Renewable fuels via catalytic pyrolysis of lignocellulose
Promotion date: May 14.
Promotor(s): Prof.dr. K. Seshan and Prof.dr.ir. Leon Lefferts
Fast pyrolysis is one of the most frequently used thermochemical processes for the conversion of lignocellulosic biomass to liquid fuels. Biomass is rapidly heated to temperatures around 500 °C, at atmospheric pressure, in the absence of oxygen; followed by a subsequent quenching to a liquid, termed bio-crude oil or bio-oil. Unfortunately this is not suitable for direct use in engines or even as feedstock in conventional oil refineries due to its poor quality, i.e.: high oxygen content, high acidity, low heating value and thermal instability.
Developing catalysts to make this conversion efficient and to improve the properties, is tremendously popular these days. This thesis focuses on the development of in-situ catalytic deoxygenation mainly. Two experimental set-ups have been used: 1) a fixed-bed reactor with an IR-oven for rapid heating of biomass and an electrical heater for separate heating of the catalytic bed; 2) a micro scale pyrolyser system, for mimicking a real fast pyrolysis process by heating to 500 °C within one second.
A catalyst screening was conducted. It was found that sodium modified amorphous silica alumin catalysts (Na/ASA) posses a mild acidity and lead to production of bio-oil with higher yields. Other alkali metals - including K, Cs, Ca and Mg – have positive influence on the deoxygenation, but none of them is able to solve all problems associated with bio-oil at once.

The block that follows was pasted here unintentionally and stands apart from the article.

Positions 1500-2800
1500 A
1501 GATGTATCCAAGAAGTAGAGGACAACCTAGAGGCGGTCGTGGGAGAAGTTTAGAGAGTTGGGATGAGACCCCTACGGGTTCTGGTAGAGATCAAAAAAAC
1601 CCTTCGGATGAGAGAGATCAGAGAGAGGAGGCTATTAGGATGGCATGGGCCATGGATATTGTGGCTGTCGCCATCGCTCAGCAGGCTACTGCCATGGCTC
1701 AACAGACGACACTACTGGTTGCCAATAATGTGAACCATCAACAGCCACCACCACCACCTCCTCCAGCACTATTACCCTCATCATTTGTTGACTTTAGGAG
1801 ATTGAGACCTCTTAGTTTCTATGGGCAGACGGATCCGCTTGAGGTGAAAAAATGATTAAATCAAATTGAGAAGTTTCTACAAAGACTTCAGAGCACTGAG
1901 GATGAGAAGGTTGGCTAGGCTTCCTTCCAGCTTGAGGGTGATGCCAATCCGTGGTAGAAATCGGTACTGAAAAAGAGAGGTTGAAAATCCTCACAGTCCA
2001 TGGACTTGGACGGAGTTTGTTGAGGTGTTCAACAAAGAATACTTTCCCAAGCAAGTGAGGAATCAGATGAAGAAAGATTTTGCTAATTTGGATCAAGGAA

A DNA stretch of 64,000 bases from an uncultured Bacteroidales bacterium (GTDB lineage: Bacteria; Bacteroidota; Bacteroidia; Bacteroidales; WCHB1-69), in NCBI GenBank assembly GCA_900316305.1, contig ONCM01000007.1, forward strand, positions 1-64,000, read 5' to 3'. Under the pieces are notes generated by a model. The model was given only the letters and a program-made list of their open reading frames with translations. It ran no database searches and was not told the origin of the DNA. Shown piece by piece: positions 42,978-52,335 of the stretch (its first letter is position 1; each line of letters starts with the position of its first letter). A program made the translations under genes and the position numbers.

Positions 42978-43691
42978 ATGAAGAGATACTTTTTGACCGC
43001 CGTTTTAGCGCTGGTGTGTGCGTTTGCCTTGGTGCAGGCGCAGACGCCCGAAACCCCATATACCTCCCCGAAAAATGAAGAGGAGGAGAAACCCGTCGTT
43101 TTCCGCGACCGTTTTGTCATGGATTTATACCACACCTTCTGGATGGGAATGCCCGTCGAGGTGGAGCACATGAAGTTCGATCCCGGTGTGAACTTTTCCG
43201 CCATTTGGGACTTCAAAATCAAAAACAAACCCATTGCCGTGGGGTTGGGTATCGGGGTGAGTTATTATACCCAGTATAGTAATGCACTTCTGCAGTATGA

Cs/ASA showed a substantial influence on the production of hydrocarbons, formation of required furans and cracking of pyrolytic lignin. These are all positive aspects. The Cs/ASA showed a unique activity for the formation of aliphatic hydrocarbons which also influences the quality of bio-oil positively.
At last, a techno-economic and environmental assessment of catalytic pyrolysis processes was conducted. The economic viability of the pyrolysis process shows the minimum selling price to be 3,8 euro/litre for hydrotreated Cs/ASA. However, compared to fossil-based fuels Cs/ASA bio-oil leads to lower environmental impact and a net reduction in non-renewable energy use. The challenge to improve the yield of bio-oil still remains. Improving the yield may lead to a lower minimum selling price.
Was your PhD work application oriented or more fundamental in nature?
Using catalytic chemical reactions in pyrolysis processes of biomass - to increase the active reaction area’s and to lower the activation energy – is a major research topic for about ten years now. (The approach is different from more well known pyrolysis processes which are thermal in nature.) The research attempts focus on the development of (new types of) catalysts.
In my research two different scale equipments were used: one using gram capacity, the other using microgram capacity. The latter was aimed at catalyst screening.
The approach was in between fundamental and application oriented research, as we were very much inspired by commercial catalysts. We didn’t study the reaction schemes on small molecular scales in a fundamental way, but started our search from commercial catalysts - used in similar processes in petrochemical industry - in combination with scientific literature studies.